From the ridiculous to the sublime: the Provincial Booksellers Fairs Association didn't have a single cosplayer. In the absence of sex-starved, media-saturated teens, the PBFA book fair had to make do with distinguished gentlefolk.
The fair filled two large ballrooms in the Hotel Russell. Each bookseller had a small, neatly-assembled booth to sell their wares. Jackets and suits were de rigeur. Tea was also available. The whole thing was, in a word, British.
To further contrast with MCM, the PBFA wasn't about meeting creators or exploring new presses. This was about shopping. The hushed whisper of business filled both rooms, but, as the books here sell for hundreds (and thousands) of pounds, a certain amount of respect was required.
For those of us without hundreds (and thousands) of pounds, the PBFA is a like a museum, albeit one with discreet price tags on the exhibits. This is an opportunity to see a first edition of Harry Potter and the Philosopher's Stone (with dust jacket; signed), or flip through a set of signed Leni Reifenstahl film posters. Ian Fleming was very well represented - early Bond books were on display with all the original covers.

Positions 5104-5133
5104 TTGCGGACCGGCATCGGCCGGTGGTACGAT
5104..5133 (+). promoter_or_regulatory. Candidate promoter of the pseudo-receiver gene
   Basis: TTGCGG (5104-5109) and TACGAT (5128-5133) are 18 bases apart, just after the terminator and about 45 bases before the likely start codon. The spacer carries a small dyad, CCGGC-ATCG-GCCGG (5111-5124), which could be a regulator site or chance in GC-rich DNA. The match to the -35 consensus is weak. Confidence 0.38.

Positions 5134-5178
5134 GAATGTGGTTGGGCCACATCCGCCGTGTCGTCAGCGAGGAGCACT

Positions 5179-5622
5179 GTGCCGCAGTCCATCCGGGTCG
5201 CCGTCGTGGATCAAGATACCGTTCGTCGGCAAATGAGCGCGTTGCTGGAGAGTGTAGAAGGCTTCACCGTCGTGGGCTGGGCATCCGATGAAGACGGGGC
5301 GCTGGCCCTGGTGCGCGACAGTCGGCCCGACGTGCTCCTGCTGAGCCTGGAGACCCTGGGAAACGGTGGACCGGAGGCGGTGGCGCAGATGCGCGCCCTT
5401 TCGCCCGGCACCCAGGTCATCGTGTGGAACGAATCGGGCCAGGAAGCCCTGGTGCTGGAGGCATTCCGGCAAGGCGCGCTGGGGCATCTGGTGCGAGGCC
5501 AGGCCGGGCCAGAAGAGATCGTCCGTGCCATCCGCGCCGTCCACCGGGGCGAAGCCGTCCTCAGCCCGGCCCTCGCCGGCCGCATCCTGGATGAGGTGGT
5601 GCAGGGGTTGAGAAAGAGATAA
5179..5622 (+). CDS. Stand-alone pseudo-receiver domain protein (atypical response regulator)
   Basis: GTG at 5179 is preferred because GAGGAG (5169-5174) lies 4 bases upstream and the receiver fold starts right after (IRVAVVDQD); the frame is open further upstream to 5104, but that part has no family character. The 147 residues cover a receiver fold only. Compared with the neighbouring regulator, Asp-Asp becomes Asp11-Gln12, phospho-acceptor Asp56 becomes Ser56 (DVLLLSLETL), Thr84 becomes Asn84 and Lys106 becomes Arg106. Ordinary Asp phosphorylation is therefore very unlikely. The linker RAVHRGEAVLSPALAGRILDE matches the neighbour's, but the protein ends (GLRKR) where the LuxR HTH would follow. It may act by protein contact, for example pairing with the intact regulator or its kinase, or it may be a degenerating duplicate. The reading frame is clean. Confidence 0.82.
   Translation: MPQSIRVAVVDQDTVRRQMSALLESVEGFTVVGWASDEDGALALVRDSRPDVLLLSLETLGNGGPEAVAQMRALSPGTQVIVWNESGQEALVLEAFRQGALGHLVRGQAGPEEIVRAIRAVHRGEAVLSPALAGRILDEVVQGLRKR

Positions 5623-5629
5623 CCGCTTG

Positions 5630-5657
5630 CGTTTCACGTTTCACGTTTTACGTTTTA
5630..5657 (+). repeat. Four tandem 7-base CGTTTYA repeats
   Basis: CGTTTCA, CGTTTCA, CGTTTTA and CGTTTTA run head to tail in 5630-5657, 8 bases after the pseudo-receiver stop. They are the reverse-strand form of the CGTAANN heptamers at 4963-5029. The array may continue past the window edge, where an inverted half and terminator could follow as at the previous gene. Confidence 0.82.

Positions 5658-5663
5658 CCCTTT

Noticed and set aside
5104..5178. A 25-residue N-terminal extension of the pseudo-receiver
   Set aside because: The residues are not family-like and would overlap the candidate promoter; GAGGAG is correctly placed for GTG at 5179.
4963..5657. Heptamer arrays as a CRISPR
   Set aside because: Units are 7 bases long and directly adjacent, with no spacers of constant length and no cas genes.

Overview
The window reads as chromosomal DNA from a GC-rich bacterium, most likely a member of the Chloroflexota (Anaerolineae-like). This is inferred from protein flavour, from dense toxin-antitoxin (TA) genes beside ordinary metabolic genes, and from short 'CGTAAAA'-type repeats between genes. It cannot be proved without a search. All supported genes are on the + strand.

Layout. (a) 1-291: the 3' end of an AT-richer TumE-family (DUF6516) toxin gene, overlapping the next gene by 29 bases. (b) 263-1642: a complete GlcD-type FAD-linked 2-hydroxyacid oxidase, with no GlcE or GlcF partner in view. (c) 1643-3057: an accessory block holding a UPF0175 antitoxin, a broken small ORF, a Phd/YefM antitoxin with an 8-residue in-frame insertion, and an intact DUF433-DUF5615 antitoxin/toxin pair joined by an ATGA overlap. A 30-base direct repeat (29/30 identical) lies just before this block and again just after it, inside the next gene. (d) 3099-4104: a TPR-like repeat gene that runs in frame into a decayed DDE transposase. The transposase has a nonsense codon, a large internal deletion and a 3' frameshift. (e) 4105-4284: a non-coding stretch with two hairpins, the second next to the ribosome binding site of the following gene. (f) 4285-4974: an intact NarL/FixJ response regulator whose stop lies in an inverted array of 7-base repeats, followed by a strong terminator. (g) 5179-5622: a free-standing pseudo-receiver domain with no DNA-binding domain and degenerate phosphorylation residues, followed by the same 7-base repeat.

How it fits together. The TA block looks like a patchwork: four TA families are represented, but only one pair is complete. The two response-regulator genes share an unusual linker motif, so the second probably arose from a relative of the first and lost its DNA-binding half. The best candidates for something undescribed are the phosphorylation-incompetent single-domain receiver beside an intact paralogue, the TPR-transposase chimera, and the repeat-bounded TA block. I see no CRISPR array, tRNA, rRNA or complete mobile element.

As a rule of thumb, once you get into four figures, the market is dominated by non-fiction: early illustrated texts, natural history, exploration and military history. Of all the genre fictions, mystery is best-represented. Besides the ubiquitous Fleming, Agatha Christie, Dick Francis, Raymond Chandler and (happily) Dorothy Sayers were all on display. Fantasy is largely represented by those books that occurred before fantasy was even declared a genre - e.g. Tolkien and C.S. Lewis. We only saw a few of the more modern books - a single Lovecraft, a couple by Philip K. Dick and a few earlier treats by Bradbury and Bester. Probably the best represented was Philip Pullman.
I'm not sure if this means there's a hole in the market (the few stalls with genre materials were very crowded) or just no demand. Booksellers are very, very savvy in their field of expertise - and the lack of high-powered genre trade was telling.
After gently man-handling all the books we could, we treated ourselves to a few old bookplates (£2 each) and ran off to Foyles. One can only hope that the purchases we made will someday merit their own PBFA attention...
The PBFA is a fun day, but go with the expectations of browsing, not buying. With the limited space and the distant travel, very few booksellers have the inclination to bring more than their very best. Either save up for one very special purchase, or just enjoy the show.